The time has finally come to say a fond farewell to Gingerbread. In a manner of speaking, that is. Back in November, Google announced Play services v10.0 would be the last release to support Android 2.3. In fact, Honeycomb was simultaneously deprecated as the minimum supported version was elevated to API level 14, also known as Android 4.0 Ice Cream Sandwich. As Play services v10.2 completes its wide rollout to Android devices, that time has officially come. Google posted a list of changes to Play services v10.2 and featured the news about leaving Gingerbread behind.

Closing up shop on Gingerbread devices doesn't mean they will cease to work. Google linked to a blog post with advice for setting up multiple app variants that build using 10.0 for Gingerbread and 10.2 and above for more recent versions of Android. And while things like the Play Store and many apps will continue to work, there will be no more new features or bug fixes in the Play services framework, and that likely means many developers will also abandon Android 2.3 users, assuming they still supported it at all. Likewise, any Google apps that have been updating for Gingerbread are likely to give up the fight pretty soon.

Additions to Google Play services

On a brighter note, version 10.2 added several new capabilities to various APIs in the Play services package. Some of the highlights include new data types for use in the Google Fit platform like blood pressure, blood glucose, and more. This was previously predicted in a teardown of the v10.2 apk. There's also an extension to the Google Sign-in API intended for game developers to make it easier for servers to access Google Play Games services. And of course, the Ads framework has been improved in many ways, particularly with regard to displaying video. (Hey, developers gotta feed themselves somehow.)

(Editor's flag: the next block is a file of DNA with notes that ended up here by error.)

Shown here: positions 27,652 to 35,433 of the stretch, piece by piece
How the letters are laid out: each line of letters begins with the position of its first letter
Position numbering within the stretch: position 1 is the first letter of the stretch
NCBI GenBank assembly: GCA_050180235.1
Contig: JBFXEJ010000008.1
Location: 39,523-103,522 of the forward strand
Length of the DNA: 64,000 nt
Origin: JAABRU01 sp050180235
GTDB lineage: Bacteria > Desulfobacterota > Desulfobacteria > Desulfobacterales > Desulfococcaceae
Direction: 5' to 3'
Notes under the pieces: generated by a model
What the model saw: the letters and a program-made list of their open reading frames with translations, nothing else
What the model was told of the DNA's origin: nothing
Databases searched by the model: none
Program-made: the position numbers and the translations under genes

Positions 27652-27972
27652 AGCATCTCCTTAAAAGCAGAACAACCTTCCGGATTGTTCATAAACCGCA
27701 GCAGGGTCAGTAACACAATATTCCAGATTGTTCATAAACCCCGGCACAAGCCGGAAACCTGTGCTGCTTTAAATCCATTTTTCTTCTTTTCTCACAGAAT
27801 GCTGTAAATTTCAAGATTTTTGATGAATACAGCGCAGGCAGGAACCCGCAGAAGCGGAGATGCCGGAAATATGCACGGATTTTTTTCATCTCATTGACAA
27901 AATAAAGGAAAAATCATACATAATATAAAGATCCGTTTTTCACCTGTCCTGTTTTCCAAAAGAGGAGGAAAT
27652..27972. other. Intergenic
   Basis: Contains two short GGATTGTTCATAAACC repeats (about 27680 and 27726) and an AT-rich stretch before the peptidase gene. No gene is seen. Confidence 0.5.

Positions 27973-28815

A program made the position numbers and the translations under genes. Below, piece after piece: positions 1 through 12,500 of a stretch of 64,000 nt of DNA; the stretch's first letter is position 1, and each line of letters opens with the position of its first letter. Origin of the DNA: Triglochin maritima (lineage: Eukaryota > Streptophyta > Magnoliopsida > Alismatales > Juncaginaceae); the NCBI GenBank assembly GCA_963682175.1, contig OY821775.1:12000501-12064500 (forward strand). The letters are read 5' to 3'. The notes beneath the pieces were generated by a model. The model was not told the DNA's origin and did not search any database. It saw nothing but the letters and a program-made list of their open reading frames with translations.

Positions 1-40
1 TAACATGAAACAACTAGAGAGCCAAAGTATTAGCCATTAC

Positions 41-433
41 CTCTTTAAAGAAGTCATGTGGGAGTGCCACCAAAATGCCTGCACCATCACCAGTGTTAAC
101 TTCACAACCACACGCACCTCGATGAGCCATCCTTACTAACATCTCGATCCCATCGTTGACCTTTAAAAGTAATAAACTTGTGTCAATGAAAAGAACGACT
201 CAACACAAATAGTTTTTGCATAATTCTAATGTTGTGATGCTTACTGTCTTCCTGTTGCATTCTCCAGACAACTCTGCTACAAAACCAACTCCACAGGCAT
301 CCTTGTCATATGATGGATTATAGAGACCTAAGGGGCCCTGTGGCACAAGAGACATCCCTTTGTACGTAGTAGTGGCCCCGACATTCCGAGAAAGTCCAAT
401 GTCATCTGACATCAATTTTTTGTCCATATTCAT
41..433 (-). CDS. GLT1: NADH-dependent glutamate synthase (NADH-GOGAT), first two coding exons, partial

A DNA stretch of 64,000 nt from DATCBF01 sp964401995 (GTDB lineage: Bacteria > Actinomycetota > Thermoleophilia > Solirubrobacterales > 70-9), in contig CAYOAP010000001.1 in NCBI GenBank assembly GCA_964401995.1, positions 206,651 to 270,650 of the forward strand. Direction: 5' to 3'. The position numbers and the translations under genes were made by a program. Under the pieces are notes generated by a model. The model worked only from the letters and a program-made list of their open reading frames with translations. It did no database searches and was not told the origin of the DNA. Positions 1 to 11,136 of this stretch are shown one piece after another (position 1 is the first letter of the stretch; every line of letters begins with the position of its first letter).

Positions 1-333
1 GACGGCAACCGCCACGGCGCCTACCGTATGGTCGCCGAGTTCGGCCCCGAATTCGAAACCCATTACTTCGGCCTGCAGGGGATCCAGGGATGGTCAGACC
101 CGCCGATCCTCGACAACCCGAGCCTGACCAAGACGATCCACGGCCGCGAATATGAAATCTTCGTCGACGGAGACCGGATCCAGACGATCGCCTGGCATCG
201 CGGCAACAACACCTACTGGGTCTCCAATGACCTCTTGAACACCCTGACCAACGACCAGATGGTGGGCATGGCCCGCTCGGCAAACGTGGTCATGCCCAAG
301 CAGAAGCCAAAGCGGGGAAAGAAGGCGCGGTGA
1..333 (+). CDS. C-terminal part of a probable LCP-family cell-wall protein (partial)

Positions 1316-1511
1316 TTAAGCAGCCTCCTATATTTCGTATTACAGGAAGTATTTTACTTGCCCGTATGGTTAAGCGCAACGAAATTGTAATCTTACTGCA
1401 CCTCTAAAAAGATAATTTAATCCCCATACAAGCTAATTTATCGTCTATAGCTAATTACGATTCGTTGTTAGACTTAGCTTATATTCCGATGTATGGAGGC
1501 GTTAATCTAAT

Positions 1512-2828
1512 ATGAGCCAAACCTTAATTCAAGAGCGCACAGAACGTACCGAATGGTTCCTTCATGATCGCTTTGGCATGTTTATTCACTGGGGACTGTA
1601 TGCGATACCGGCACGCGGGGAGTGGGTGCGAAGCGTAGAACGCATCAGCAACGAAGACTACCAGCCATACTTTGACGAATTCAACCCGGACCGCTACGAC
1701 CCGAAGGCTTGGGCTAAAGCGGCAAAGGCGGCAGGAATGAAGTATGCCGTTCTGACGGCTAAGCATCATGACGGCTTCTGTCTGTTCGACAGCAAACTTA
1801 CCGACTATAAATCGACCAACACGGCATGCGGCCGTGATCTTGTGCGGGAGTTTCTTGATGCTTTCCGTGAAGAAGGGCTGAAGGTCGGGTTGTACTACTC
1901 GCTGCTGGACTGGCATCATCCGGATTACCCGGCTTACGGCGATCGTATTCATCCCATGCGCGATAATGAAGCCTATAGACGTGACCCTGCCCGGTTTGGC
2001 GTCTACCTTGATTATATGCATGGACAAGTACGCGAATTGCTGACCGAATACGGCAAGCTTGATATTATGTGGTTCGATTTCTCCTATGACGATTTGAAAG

Plenty of other changes were made, but these are pretty specifically just for developers, they're not likely to impact users directly. On the list are new time-specific parameters for Awareness to better control how the Fencing and Snapshot APIs operate. The Maps API now allows custom styling of polylines and outlines, and added the ability to attach arbitrary data to geometry objects (see the separate blog post for specifics). There are also tweaks to the Firebase APIs and Nearby API, and some small breaking changes to Smart Lock for Passwords.

If you're a developer and need details on any of these changes, check out the blog post linked below. And if you've been clinging to one of those Gingerbread devices that keeps Android 2.3 lingering at 1% distribution, feel free to vent your frustrations at Google for abandoning it only 6½ years after it was released.